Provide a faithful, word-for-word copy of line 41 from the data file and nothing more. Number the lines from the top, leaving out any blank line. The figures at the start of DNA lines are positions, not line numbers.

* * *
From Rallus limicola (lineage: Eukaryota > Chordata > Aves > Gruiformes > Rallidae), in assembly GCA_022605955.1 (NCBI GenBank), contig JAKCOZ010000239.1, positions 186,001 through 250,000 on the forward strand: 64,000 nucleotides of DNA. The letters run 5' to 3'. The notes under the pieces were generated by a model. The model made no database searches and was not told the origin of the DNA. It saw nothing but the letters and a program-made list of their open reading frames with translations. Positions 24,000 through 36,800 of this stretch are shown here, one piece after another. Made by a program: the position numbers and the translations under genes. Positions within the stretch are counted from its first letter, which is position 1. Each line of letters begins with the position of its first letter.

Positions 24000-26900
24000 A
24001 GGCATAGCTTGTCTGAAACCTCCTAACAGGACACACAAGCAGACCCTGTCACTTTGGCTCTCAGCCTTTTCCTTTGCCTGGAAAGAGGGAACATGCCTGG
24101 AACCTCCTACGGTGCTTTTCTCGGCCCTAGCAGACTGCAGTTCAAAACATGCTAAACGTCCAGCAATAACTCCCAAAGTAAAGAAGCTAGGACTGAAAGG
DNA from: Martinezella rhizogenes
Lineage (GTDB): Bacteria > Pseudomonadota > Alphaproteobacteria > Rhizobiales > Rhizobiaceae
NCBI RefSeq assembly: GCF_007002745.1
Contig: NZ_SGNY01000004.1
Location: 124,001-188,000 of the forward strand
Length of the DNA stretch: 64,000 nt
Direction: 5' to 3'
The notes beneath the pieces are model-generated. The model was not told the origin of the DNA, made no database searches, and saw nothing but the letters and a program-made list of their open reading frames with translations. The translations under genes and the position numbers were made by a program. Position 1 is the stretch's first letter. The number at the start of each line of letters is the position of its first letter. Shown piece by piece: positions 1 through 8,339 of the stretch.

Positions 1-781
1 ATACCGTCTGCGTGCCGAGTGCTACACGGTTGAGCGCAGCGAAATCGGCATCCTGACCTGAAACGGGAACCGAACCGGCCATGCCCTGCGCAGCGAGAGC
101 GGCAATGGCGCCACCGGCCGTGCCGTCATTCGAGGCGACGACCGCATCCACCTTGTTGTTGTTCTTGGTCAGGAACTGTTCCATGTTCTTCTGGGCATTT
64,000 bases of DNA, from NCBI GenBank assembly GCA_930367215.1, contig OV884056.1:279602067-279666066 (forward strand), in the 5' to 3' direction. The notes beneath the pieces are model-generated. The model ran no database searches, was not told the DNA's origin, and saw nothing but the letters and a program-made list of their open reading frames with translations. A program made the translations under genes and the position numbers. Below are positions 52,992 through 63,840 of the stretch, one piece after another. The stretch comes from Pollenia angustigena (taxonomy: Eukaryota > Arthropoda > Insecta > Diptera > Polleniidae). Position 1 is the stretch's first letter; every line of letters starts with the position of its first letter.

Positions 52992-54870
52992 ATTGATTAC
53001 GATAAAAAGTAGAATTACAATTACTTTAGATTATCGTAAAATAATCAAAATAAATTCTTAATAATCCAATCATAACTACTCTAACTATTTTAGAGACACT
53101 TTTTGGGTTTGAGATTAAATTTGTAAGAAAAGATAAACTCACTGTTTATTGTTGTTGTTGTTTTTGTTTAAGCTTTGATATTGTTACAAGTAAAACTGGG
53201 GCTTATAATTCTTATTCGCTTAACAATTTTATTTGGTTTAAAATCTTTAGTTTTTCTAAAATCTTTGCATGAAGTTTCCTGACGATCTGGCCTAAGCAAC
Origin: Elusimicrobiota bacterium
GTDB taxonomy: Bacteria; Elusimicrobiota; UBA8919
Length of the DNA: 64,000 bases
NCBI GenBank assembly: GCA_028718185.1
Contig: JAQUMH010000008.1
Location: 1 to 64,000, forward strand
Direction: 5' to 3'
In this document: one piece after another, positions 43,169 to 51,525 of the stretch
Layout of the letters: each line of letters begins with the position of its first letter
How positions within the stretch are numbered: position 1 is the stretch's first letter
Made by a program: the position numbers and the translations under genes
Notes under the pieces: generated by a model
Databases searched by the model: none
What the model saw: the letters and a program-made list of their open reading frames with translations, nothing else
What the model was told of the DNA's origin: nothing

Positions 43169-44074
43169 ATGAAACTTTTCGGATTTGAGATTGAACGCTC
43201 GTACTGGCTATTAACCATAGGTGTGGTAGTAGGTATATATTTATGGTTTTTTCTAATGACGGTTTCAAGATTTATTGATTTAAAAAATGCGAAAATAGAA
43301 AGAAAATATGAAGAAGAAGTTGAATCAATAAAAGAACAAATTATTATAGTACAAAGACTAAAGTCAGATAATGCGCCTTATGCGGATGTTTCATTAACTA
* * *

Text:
43301 AGAAAATATGAAGAAGAAGTTGAATCAATAAAAGAACAAATTATTATAGTACAAAGACTAAAGTCAGATAATGCGCCTTATGCGGATGTTTCATTAACTA